Trial opens for man accused of bashing wife's head with hammer

Lincoln Phillips
Lincoln Phillips
Landon Murata
Landon Murata
Shinnosuke Suga
Shinnosuke Suga
Ofr. Stanley Collins
Ofr. Stanley Collins

By Minna Sugimoto - bio | email

HONOLULU (HawaiiNewsNow) - Trial began Thursday for a man accused of trying to kill his wife by bashing her on the head with a hammer at their Ewa Beach townhouse three years ago.

Lincoln Phillips, 37, is accused of repeatedly taking a hammer to his wife's head, after two days of arguing over his affair with another woman.

"The defendant, after days of arguing, had another argument at 3:30 in the morning, went downstairs, grabbed his hammer, went upstairs and beat his wife," Landon Murata, deputy prosecutor, said. "Everything that he's done since then has been an attempt to cover up his crime."

Tara Phillips suffered multiple skull fractures and massive brain injuries. Emergency crews who responded to the couple's Kaioli Street home on September 3, 2008 say they found the victim on her bed in critical condition.

"I had also seen blood splattered on the bed, against the wall, and she was barely breathing," Shinnosuke Suga, emergency medical technician, testified.

Prosecutors say there was also blood splattered on the bedroom walls and on the ceiling fan.

"I thought someone had been shot," Emmett Hall, Honolulu Fire Department, said.

The defendant maintains that he discovered his severely injured wife when he returned home at about 4 AM.

"He said something to the effect that he left, that he and his wife had gotten into an argument, and he left to go cool off," Ofr. Stanley Collins, Honolulu Police Department, testified.

Collins says it did not appear that the home had been broken into or ransacked.

"I immediately tried to locate a point of entry," he said.

"Were you able to locate one?" the prosecutor asked.

"No, I was not," the officer replied.

Collins says the defendant then grabbed the remote control for his garage door and showed him how it wouldn't open and close properly.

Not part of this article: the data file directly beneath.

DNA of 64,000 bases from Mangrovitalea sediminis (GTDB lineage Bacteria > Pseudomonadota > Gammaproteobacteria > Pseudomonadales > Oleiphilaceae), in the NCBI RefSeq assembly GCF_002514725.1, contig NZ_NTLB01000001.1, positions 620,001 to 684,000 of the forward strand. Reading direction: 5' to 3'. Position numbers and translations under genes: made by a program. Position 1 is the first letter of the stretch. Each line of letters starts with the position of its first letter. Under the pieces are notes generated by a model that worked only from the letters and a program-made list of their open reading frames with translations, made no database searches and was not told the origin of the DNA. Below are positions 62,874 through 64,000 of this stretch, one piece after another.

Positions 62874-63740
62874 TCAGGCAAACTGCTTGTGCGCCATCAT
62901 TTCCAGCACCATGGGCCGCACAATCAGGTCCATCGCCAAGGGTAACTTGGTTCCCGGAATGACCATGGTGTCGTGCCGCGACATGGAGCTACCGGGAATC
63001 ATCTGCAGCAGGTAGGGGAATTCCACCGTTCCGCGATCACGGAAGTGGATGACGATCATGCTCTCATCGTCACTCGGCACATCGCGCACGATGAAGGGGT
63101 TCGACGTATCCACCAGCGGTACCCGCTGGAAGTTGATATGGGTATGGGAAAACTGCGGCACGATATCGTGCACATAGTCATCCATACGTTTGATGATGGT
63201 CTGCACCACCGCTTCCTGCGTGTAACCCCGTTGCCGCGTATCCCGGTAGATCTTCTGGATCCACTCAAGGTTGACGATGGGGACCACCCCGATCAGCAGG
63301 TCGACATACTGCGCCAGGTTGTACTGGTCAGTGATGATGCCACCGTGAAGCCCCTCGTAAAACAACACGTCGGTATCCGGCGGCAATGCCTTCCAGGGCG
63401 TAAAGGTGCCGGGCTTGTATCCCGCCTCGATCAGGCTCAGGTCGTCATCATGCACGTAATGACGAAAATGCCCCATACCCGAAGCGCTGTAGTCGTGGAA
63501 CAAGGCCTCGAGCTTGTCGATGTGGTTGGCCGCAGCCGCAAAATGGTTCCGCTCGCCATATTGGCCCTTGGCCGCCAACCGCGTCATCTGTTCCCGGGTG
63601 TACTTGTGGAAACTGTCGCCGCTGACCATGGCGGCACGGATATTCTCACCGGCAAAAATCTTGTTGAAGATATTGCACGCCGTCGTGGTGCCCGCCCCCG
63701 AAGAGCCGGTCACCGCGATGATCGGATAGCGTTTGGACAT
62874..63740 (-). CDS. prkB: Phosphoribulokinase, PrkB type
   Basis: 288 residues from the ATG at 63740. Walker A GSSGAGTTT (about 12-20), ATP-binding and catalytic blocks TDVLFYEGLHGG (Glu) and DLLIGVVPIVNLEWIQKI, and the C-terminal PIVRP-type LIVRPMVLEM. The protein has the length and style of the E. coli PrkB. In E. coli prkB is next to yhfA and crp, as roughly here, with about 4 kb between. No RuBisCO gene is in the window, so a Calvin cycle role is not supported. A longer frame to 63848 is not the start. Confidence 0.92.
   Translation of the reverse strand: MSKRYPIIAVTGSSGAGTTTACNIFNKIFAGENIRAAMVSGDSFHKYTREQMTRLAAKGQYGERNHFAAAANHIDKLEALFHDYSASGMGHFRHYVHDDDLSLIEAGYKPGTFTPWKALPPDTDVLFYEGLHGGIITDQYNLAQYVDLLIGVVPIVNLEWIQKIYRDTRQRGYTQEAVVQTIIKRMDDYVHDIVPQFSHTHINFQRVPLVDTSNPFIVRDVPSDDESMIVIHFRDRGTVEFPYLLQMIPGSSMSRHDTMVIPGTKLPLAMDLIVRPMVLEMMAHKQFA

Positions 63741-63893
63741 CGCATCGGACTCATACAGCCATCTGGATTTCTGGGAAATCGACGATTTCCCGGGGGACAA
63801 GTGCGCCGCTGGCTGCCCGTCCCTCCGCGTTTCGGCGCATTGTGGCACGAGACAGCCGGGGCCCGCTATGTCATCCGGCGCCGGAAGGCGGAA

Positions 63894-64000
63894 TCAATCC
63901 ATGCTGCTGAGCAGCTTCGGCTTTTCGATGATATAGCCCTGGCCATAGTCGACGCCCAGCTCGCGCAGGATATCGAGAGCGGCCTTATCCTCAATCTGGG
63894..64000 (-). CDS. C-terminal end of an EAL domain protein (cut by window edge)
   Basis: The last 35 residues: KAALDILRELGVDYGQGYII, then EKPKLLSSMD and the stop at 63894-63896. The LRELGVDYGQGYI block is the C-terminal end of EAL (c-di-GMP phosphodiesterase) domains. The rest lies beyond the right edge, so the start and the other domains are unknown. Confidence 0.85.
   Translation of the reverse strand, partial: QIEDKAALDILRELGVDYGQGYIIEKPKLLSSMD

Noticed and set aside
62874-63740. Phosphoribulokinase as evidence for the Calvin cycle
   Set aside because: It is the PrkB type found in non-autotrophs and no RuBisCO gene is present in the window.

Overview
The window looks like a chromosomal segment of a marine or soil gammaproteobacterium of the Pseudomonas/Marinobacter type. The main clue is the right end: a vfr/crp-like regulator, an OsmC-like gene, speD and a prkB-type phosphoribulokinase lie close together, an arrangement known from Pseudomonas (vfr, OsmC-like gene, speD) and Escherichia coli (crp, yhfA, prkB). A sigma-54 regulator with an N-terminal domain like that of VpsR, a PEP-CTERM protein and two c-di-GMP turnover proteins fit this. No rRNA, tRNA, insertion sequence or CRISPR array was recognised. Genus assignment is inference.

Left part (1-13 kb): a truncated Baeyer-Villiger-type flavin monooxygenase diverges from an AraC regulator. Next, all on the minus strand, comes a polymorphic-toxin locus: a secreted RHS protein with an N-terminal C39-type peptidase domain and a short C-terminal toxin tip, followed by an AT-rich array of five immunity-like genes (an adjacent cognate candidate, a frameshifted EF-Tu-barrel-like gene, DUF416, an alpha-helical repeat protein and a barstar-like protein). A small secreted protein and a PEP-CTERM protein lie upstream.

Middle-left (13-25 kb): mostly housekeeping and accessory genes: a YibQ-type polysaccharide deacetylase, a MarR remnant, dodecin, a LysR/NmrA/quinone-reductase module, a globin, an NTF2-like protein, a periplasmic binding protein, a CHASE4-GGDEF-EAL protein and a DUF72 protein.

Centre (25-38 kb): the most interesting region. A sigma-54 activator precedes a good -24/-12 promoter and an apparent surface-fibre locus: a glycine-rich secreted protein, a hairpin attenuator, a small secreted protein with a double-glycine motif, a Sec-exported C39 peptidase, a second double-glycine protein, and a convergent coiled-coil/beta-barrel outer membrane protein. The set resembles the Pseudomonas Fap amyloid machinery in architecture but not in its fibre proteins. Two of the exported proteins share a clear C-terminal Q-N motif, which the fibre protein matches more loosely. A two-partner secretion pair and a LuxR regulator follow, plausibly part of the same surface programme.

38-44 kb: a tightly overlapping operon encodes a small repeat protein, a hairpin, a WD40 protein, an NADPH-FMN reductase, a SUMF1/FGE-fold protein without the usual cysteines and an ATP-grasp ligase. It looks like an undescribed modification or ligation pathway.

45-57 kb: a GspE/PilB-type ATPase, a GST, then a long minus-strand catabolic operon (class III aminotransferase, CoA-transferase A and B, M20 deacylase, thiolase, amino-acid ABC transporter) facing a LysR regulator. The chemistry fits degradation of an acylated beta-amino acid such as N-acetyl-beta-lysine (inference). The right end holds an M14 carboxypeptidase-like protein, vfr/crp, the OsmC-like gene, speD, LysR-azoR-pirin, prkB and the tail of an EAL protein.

The officer testified that about 15 minutes after police arrived on scene -- right before the "demonstration with the garage" -- the husband mentioned for the first time that there were children in the house.

"I just assumed that they were someplace else, and he had said that they were upstairs," Collins said. "That kind of surprised me."

Collins says he immediately asked other officers to check upstairs to make sure the kids were not hurt.

Police say they located the hammer on a cooler in the garage and bloody clothing buried in their trash can.

The defense says HPD failed to conduct a thorough investigation, and that the woman whom Lincoln Phillips was having an affair with could have been a suspect.

"They didn't take a look at her house," Randall Hironaka, deputy public defender, said. "They didn't take a look at her car. They didn't even really ask her any questions about her confrontations with Tara Phillips."

Tara Phillips remained hospitalized until her death about a year-and-a-half later.

The defendant is charged with attempted murder because his wife ultimately died from an illness that wasn't directly linked to her bludgeoning.

"This case is not about the evidence," Hironaka said. "It's about the interpretation of that evidence."

Prosecutors say the children who were in the house were the victim's two sons -- ages 15 and 11 -- from a prior relationship. They're expected to be called to the witness stand early next week.

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